It’s been a long time coming and Peter’s blog tracking comment reminded me that this was part way through completion. I’d meant to finish it over the holidays, but sadly other things were prioritised. However, yesterday concluded this brilliant project – I really enjoyed putting independent practice into what we’ve been learning in class.
In the end, I simplified my idea from the time I posted last. Doing several hundred 3×3 pixel layers was a lengthier process than I’d intended, but I wanted to still get the same effect. Now that I know what I’m doing, I could go back and make the shapes smaller, but I also didn’t want this logo animation to be very long. At the moment, it stands at 4 seconds long, which feels about right and captures the effect I set out to achieve.
Once I managed to place all of the “puzzle pieces” together, keying in the falling was quite simple. These pieces were made in Photoshop using the grid cutting tool, which allows you to chop up your photo into smaller squares (the size is of your choosing, but I went with something a little bigger than initially planned to see if it would work in the first place).
After that, I imported the pieces into Illustrator, put each piece on its own layer, and saved them out as vector art. I discovered Photoshop doesn’t really “talk” nicely with After Effects, while Illustrator certainly does, so this was a necessary middle step before importing all the layers into After Effects.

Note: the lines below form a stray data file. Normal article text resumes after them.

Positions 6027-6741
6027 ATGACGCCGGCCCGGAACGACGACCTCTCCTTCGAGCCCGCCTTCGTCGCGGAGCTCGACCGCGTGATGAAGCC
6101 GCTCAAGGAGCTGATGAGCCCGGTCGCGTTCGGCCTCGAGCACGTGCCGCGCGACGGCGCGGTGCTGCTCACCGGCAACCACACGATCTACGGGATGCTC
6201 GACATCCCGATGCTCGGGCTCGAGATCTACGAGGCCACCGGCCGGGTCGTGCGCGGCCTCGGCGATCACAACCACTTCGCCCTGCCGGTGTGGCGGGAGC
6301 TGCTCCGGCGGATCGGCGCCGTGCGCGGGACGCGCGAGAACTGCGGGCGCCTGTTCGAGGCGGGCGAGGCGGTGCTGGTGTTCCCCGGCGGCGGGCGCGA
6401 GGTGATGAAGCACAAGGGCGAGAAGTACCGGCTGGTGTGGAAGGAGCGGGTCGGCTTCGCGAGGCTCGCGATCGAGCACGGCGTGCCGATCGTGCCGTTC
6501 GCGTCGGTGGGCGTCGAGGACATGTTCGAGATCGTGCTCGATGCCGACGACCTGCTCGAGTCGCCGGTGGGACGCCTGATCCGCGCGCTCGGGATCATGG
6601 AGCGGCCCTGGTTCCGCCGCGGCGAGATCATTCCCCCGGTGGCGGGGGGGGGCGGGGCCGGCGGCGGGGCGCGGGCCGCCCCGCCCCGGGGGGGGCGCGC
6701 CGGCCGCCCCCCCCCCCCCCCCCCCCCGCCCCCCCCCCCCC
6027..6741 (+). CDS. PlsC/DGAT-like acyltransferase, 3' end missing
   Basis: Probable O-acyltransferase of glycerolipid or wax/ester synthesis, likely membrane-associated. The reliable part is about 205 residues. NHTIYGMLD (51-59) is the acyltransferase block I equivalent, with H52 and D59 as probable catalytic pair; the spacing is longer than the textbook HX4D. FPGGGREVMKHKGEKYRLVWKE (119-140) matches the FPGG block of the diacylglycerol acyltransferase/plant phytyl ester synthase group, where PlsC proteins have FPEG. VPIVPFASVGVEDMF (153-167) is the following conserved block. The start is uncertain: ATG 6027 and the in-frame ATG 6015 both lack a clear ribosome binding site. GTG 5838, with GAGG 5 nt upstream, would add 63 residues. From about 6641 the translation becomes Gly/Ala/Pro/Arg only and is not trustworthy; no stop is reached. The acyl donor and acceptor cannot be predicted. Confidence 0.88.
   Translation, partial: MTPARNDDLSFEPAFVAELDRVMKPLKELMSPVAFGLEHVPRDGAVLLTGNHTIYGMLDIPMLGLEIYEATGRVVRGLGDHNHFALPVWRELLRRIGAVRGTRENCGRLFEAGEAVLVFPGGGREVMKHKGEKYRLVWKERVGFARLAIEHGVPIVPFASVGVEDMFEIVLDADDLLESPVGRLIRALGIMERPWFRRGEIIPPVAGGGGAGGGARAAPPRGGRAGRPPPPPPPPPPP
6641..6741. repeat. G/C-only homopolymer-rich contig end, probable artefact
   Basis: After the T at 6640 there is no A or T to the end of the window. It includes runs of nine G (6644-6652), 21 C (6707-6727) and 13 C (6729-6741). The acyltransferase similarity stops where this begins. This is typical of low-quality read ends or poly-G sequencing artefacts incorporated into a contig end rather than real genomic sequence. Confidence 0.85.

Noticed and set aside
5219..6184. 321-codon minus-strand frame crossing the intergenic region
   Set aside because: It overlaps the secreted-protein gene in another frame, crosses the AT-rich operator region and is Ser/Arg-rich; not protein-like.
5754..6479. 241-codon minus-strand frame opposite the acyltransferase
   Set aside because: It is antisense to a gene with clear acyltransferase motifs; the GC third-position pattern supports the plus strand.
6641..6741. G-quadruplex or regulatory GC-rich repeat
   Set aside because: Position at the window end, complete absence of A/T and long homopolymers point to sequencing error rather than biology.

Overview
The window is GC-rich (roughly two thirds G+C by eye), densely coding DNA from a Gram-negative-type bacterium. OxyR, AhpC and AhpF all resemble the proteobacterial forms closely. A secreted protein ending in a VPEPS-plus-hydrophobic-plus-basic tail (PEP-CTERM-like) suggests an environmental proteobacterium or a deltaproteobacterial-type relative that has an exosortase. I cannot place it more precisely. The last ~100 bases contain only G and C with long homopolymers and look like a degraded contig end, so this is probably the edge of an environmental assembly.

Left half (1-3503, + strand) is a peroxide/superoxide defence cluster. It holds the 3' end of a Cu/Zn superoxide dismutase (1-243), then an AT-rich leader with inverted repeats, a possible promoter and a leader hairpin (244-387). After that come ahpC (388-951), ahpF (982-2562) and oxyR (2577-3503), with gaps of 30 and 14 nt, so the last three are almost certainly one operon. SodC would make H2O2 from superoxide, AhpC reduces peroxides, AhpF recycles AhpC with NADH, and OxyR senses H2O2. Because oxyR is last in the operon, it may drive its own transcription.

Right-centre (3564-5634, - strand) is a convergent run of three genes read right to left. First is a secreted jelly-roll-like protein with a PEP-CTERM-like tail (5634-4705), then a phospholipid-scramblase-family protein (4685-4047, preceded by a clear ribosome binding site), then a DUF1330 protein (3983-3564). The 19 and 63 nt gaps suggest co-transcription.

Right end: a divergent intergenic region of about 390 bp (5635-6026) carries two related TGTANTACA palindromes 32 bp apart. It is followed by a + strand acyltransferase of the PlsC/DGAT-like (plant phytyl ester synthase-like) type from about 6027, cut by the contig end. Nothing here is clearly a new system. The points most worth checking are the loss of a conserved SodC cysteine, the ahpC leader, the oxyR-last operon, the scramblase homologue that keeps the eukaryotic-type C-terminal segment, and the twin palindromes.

While I could have renamed all the layers in Illustrator, I didn’t really see the need. They were numerical in the order I’d need to put them together, albeit the names had some extra gumf in them that made them a bit longer. Of course, f I were doing something that wasn’t using numbered squares, this would be an important step not to miss out on. Otherwise, you would just get lost amidst your own layers; especially when they start getting into 100+.
I didn’t really need to do much to the layers themselves before dragging them into the composition, but it did take some time to line everything up. I ended up with 89 layers, which was still more than I’d ever worked with at once. I found that I could select all of the layers at once and key them together so they were off screen. Then it was just a matter of creating the drop effect so they wouldn’t come in too uniformly.
I’m quite happy with the end result, even if it took a little trial and error to get there. I guess that’s the whole point of this project – to see what you learn and what ways work best to get the look you’re after. It feels like a neat effect and I may get to use these skills in a future VFX project, too!